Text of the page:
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Astron. Astrophys. 334, L33-L36 (1998)

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2. The JVAS/CLASS radio lens searches

The objective of the JVAS/CLASS surveys is to observe all northern-hemisphere sources with flux densities [FORMULA] 30 mJy at 5 GHz, and with a radio spectral indices flatter than -0.5 ([FORMULA]). The brighter section of the survey, the Jodrell Bank-VLA Astrometric Survey (JVAS) consists of the brightest [FORMULA] 2400 sources ([FORMULA]  mJy) and is described by Patnaik et al. (1992a) and Wilkinson et al. (1998). The Cosmic Lens All Sky Survey (CLASS), which is a collaboration between groups at Jodrell Bank, Caltech, Dwingeloo and Leiden, is an extension of this work to weaker sources. The surveys used to define the JVAS/CLASS sample, and determine the radio spectral indices, are the NRAO 5-GHz surveys at the high-frequency end (Gregory & Condon 1991; Gregory et al. 1996) and either the Westerbork Northern Sky Survey (WENSS) at 325 MHz (de Bruyn et al., in preparation) or the Texas 365 MHz catalogue (Douglas et al. 1996) at the low frequency end. So far, approximately 9000 sources have already been observed of which about 8000 have been detected with 8.4 GHz flux densities [FORMULA] 20 mJy.

Every effort is being made to ensure that the finished survey is complete in the sense that all gravitational lenses with image separations [FORMULA], and with image flux ratios [FORMULA] 10 will be detected. This task is made easier by the fact that flat-spectrum radio sources have intrinsically simple structures (mostly unresolved on the arcsecond scale). Initial observations are made in snapshot mode with the VLA in A-configuration at 8.4GHz. These give 0.2 arcsec-resolution images with dynamic range [FORMULA] 100 on the brightest component. Any object which consists of more than one component with angular separation 0:003 [FORMULA]  arcsec between the components is followed up by higher-resolution radio observations using some combination of the VLA, MERLIN and the VLBA. In this phase of the search for lens systems, candidates are rejected if the images have very different radio spectra, if the images have very different percentage polarizations, or if the high resolution maps reveal extended structure inconsistent with lensing (most often the putative lensed images are shown to have very different surface brightnesses). More details of the lens search procedure are given by King et al (1998a).

The radio follow-up observations of the candidates from all the sources so far observed with the VLA are virtually complete. So far we have twelve confirmed lens systems which we list in Table 1. There are no systems that have passed all the radio tests which have been subsequently rejected by optical observations. Hence we take as a confirmed system as one which has passed the radio tests; here we discuss the subset of these which have so far been observed with HST. There remain five recently-discovered good candidates (not included in Table 1) which still require optical follow-up observations. These five candidates have separations [FORMULA]  arcsec.


Table 1. Radio-loud lensed systems from JVAS/CLASS, in order of decreasing image separation. In column 2 we give the reference to the discovery paper: column 3 gives the number of images of each source component. [FORMULA] (column 4) and [FORMULA] (column 5) are the source and lens redshift. Redshifts for three systems are taken from Fassnacht & Cohen (1998) and the lens galaxy redshift for B1422+231 is from Kundic et al. (1997). The image separation (column 6) is given in arcsec. In columns 7-9, the lens magnitudes (Johnson-Cousins V, I, CIT H; typical errors [FORMULA] 0.2 magnitudes from measurements of different frames) and mass-to-light ratios are given. Magnitudes and inferred lens masses given are within the Einstein radius, and are from our own data, except for B1422+231 (Impey et al. 1996), B0218+357 (fits by Hjorth 1997: the magnitudes are total magnitudes rather than within the Einstein radius, making the inferred [FORMULA] ratio slightly too small), B1030+074 (Xanthopoulos et al. 1998). [FORMULA] ratios for 6 objects, plus other non-JVAS/CLASS objetcs, are given by Keeton, Kochanek & Falco (1997). The mass-to-light ratios (bold type) have no K- or evolution corrections (see the text for a discussion of these) and are in units of [FORMULA]. In column 10 we give the lens mass in units of 1010 [FORMULA]. MG0414+054 is a rediscovery of a lens system from the MIT-Greenbank Survey. B2114+022 has 4 compact components, of which at least two are gravitational images; it is not clear if all four components are images of the same object; two galaxies are associated with the lens (Augusto et al. 1998, in preparation), as is also the case in B1127+385. References: 1. Augusto et al. 1998; 2. Hewitt et al. 1992; 3. Myers et al. 1995; 4. Fassnacht et al. 1998; 5. Xanthopoulos et al. 1998; 6. Jackson et al. 1995; 7. Patnaik et al. 1993; 8. Jackson et al. 1998; 9. Sykes et al. 1998; 10. King et al. 1997, King et al. 1998; 11. Koopmans et al. 1998; 12. Patnaik et al. 1992.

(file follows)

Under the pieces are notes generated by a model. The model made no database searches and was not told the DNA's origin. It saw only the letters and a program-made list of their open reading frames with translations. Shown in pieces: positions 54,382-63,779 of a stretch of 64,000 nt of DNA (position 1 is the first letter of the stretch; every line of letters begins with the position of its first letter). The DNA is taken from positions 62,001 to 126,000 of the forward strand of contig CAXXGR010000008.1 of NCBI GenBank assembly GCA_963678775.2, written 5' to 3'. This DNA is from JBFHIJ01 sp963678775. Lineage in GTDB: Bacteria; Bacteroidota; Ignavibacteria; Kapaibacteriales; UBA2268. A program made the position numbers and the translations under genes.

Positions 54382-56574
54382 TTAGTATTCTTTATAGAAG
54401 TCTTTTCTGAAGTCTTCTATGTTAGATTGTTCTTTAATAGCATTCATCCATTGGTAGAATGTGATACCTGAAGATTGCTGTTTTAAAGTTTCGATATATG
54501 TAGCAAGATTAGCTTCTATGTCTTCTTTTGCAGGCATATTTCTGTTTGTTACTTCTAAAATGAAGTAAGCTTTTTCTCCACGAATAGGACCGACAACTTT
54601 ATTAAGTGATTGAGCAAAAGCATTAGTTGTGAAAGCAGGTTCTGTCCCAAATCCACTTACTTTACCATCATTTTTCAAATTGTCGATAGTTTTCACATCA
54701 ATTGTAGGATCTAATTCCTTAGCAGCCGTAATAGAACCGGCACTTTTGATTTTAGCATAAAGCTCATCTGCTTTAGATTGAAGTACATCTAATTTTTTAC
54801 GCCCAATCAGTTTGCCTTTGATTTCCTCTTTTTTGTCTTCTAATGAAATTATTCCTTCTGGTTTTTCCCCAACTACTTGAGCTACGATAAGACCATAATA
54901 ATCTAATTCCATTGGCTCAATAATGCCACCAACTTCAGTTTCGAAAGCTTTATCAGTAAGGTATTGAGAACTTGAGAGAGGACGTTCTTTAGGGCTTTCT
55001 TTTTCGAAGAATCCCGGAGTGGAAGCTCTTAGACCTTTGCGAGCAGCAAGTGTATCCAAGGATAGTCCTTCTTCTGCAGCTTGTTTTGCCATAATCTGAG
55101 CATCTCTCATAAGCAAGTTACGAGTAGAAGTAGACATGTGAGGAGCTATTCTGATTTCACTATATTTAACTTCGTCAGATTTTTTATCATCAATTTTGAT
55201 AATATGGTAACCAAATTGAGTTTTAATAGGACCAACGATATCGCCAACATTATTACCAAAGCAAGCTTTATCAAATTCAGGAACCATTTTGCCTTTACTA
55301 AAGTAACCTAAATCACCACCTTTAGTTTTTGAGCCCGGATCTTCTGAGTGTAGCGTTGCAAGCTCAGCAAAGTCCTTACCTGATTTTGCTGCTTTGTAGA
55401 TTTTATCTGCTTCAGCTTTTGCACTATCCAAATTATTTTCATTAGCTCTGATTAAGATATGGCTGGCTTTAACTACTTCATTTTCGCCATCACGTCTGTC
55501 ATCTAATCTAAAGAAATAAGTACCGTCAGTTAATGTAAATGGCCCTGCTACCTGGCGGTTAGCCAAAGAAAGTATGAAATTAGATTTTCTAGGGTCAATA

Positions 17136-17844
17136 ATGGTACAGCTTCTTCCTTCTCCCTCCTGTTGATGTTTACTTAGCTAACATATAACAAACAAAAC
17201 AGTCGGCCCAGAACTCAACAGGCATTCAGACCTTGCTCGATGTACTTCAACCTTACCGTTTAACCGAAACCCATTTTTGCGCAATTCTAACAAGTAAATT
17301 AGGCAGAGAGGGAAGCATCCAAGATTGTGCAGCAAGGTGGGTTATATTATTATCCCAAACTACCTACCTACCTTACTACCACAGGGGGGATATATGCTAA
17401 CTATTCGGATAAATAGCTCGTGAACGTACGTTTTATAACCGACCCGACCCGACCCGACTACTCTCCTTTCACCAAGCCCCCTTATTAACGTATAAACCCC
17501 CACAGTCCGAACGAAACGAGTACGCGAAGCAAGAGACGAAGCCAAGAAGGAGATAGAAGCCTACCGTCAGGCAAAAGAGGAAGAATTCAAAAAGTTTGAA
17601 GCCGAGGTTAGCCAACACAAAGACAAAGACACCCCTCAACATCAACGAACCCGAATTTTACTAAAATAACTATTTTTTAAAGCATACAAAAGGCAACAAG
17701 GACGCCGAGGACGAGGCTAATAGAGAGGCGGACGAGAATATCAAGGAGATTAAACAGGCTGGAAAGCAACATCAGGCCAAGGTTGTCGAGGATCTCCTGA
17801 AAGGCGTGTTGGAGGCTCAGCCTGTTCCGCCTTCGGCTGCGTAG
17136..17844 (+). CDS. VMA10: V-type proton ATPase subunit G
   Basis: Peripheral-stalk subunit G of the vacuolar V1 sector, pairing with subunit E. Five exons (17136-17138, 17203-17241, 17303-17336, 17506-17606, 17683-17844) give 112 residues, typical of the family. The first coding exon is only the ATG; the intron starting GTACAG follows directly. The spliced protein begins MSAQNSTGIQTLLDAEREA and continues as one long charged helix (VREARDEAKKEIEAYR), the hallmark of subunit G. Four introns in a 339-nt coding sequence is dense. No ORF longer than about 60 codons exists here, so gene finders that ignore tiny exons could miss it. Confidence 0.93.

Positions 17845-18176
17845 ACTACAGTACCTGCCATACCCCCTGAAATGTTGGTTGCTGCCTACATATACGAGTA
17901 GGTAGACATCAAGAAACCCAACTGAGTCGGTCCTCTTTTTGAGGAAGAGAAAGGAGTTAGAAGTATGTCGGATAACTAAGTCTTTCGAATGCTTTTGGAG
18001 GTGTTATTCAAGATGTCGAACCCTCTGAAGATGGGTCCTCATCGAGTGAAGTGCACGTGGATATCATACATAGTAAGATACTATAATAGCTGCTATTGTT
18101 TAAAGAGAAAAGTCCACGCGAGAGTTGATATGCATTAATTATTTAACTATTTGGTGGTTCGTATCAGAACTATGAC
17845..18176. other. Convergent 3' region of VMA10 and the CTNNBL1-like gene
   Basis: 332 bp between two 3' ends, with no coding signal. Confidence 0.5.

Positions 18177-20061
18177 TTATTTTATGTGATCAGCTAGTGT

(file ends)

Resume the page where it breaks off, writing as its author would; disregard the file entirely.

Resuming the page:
In Fig. 1 we show the histogram of the maximum image separations given in Table 1 for the twelve confirmed lens systems. Our search technique is designed to pick up systems with image separations in the range 0.3 arcsec to 6 arcsec, and we believe it to be complete in this range. In particular, we have found no lens systems with separations [FORMULA]  arcsec amongst 8000 radio sources mapped. However, three systems have separations between 2 arcsec and 3 arcsec and hence lie in the separation range discussed by Hawkins.

[FIGURE] Fig. 1. Histogram of the maximum image separation (in arcsec) for the 12 confirmed JVAS/CLASS lens systems.

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Online publication: May 15, 1998